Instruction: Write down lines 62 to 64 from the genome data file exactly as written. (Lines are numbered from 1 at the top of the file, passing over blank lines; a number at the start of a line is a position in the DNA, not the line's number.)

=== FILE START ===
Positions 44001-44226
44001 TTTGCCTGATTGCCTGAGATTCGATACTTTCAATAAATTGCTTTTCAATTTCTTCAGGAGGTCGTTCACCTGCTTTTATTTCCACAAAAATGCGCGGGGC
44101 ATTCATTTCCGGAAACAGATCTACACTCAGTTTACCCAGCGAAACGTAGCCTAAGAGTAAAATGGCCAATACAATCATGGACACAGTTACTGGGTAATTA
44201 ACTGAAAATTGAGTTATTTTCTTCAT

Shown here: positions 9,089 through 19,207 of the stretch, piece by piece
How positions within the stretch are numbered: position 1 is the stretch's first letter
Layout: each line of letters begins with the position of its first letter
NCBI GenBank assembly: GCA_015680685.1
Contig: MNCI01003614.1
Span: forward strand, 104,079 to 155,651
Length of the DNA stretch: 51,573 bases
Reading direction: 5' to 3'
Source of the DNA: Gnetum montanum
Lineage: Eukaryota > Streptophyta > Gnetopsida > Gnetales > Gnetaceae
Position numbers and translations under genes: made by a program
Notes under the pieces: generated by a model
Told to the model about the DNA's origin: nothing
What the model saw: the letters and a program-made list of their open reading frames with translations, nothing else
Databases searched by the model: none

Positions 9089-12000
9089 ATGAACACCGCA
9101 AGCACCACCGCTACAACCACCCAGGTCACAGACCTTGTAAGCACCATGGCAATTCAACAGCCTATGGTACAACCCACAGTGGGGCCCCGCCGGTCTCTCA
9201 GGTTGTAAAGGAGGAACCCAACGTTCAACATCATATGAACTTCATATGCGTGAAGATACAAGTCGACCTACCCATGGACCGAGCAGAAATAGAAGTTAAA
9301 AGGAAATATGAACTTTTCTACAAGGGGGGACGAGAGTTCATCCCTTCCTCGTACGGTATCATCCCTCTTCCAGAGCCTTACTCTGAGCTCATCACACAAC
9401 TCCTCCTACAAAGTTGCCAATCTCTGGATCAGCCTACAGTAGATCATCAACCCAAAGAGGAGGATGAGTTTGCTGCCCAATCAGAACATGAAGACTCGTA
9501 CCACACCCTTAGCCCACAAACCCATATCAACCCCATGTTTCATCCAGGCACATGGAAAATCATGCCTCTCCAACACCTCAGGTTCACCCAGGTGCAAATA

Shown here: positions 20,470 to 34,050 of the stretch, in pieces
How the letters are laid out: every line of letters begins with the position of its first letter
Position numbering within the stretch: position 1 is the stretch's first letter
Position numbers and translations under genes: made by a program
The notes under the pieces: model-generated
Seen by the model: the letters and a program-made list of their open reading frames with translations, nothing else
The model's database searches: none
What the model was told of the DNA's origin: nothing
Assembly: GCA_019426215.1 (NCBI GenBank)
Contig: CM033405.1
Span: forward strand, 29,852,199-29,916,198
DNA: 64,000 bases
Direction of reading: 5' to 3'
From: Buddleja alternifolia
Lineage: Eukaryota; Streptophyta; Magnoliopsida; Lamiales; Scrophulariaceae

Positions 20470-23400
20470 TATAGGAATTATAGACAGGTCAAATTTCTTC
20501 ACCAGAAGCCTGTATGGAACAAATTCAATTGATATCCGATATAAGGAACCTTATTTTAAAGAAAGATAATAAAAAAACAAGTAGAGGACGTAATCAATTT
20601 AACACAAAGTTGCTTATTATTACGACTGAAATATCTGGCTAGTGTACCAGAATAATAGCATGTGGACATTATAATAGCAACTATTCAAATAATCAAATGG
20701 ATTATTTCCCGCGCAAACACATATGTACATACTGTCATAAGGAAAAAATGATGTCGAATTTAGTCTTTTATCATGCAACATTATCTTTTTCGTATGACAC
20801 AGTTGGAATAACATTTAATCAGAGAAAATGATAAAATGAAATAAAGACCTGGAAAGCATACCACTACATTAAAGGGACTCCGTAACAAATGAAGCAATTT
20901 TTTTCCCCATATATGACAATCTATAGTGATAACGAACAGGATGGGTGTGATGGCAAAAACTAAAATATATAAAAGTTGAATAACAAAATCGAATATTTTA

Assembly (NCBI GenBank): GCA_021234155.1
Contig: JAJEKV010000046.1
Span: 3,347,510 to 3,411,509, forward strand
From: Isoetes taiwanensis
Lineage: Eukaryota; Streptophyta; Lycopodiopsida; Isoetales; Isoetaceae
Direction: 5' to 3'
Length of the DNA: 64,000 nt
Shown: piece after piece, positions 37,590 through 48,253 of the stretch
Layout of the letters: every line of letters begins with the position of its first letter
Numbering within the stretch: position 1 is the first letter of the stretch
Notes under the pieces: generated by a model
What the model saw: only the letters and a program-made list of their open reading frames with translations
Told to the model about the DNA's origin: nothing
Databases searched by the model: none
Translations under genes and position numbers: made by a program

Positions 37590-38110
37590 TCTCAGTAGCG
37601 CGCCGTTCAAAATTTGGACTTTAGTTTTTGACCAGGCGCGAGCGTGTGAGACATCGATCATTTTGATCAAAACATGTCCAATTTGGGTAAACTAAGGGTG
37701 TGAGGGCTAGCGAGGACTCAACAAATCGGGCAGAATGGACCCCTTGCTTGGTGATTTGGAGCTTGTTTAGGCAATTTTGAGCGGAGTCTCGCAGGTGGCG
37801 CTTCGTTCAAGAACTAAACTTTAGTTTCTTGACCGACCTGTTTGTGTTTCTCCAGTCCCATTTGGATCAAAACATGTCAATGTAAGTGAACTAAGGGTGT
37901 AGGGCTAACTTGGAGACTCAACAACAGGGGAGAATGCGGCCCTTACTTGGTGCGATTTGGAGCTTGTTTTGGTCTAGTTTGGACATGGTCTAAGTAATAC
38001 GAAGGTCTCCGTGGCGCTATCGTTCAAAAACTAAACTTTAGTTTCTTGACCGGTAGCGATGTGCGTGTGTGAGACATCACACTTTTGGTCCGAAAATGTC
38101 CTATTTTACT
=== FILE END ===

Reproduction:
Databases searched by the model: none
Translations under genes and position numbers: made by a program

Positions 37590-38110